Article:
Williamsville schools lands 7-1 vote on Columbus Day
The Williamsville School Board — after four months of consideration and contentious remarks from the board president — voted 7-1 to have Columbus Day remain on the academic calendar. It had been suggested that the district substitute the name Indigenous Peoples Day.
(See editorial on page four)
The vote, held during the March 7 meeting, followed remarks by several members of the community that stated their displeasure in eliminating Columbus Day from the district’s calendar. The district’s discussion of the matter initially began during the School Board’s October meeting, when President Toni Vazquez said she would like to have the board review the possibility of Indigenous Peoples Day.
According to www.History.com, Columbus Day is a “U.S. holiday that commemorates the landing of Christopher Columbus in the New World on October 12, 1492.”
The site further notes that the holiday was unofficially celebrated in a number of cities and states as early as the 18th century but did not become a federal holiday until 1937 under the administration of President Franklin Roosevelt.
Columbus, whose actual name was Cristoforo Colombo, was a native of Genoa, Italy, although his voyage was sponsored by Spain.
Peter Lojacono, president of the Federation of Italian American Societies of Western New York, said he was grateful that the topic has united his organization, adding that to Italian-Americans, Columbus Day represents the advancement of their culture — stressing that Columbus should not be sanctified.
One of the speakers, Lee Butler, said he took exception to erasing Columbus Day from the academic calendar because it would be a loss of Italian-American culture in the district.
“You are doing a good job of sticking a finger in the eye of Italian-Americans,” Butler said.
Lojacono also said he wanted the district to encourage a fair and balanced approach when teaching students about both aspects of Columbus Day.
“Pitting one culture against another is not promoting diversity,” Lojacono said.
Prior to the board’s vote, Vazquez, who said her husband is of Native American descent, was the only member to offer her views on the subject as well as state her opinion on the direction she believed the board would be voting.
Other board members previously discussed their opinions during the Feb. 14 meeting when they agreed to not hold a vote without Vazquez, who had an excused absence from the session.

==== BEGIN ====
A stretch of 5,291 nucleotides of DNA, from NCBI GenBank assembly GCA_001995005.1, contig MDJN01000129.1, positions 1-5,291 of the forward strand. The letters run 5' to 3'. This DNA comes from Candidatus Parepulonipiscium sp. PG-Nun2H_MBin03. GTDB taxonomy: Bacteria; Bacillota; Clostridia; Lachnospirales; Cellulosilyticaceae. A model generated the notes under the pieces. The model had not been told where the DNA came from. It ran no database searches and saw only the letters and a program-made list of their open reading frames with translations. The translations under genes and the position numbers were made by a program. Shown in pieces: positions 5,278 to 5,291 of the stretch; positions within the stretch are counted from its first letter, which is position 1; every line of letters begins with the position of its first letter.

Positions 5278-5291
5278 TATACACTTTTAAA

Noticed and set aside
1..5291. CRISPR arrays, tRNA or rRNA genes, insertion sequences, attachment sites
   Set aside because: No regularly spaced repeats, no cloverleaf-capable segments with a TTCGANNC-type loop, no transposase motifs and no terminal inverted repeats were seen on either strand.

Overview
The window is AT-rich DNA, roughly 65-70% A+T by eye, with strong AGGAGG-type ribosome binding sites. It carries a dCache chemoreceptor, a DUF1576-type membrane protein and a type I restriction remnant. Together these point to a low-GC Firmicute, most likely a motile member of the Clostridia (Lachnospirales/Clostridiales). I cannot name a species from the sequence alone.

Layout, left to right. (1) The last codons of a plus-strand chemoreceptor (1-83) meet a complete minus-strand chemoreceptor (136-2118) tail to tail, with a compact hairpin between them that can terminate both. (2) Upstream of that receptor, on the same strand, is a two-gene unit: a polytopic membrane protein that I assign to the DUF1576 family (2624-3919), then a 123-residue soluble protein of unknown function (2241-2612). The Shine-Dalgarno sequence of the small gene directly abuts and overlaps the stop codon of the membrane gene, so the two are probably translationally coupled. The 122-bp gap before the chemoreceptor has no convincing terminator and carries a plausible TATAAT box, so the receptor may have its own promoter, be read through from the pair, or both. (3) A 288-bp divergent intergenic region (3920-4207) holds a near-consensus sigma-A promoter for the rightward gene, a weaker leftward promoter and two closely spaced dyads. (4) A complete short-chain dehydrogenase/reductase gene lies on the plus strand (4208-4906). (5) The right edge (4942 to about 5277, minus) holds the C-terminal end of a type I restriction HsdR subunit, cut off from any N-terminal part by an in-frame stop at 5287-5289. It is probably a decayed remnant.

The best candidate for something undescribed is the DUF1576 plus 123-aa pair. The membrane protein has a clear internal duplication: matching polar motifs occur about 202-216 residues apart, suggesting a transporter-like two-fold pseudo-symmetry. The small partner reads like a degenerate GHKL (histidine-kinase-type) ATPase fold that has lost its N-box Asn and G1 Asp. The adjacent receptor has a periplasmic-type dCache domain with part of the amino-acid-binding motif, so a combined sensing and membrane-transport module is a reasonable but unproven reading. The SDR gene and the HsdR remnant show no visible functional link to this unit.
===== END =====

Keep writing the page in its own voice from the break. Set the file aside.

Vazquez on Tuesday began a nearly 10-minute address by saying she felt “a lot of board members are backing away from this idea due to pressures from the community and that they’ve grown very tired of this conversation.
“I respect the will of the board, but what I do not respect nor will I accept are the lies and innuendos that suggest gross inaccuracies portrayed as truth,” Vazquez said. “I will always stand up for the truth. It is clear that this board became uncomfortable when things were not so neat and orderly. I would be untrue to myself if I allowed my fellow board members to go unchecked.”
In the later half of her address, Vazquez said she felt the district’s conversation on the matter was dismissed easily, further questioning the validity of the holiday while noting Columbus’ atrocities against humanity.
“I wonder if these atrocities would have not been so ignored if these people were not brown people,” she said. “I cannot imagine advocating for ‘Adolf Hitler Day.’”
Seconds after those remarks, board member Suzanne Van Sice called the question on the motion, thereby interrupting Vazquez from continuing her dialogue.
While she first refused to cut her address short, Vazquez later agreed to hold a vote after being challenged on the rules of order by board members Teresa Leatherbarrow and Mary Bieger, who also serves as the panel’s parliamentarian.
Bieger said that due to Van Sice’s calling of the question, Robert’s Rules of Order — a set of guidelines and procedures used by boards in administering meetings — dictate that a vote on the motion had to be convened.
Vazquez was the lone supporter of substituting Indigenous Peoples Day for Columbus Day on the school calendar.
Following the vote, a motion made by Leatherbarrow seeking to hold a short recess was agreed to by the board.
Although the minutes leading to the vote on the matter were contentious, Superintendent Scott Martzloff said the discussions between the board, students and community have been positive and it was an important educational opportunity.
“Just because the name is not changed, I do think it was an excellent educational discussion that took place in the district,” he said.
In February, the Superintendent’s Inter-high Advisory Council presented suggestions to the public and the board on the Columbus Day matter.
The council’s suggestions included:
• Opening a survey to the public through the district’s website.
• Changing the curriculum to help elementary students understand the wrongdoings committed by Columbus.
• Having school curriculum put more emphasis on Native American Heritage Day, which is a federal holiday held on the day following each Thanksgiving.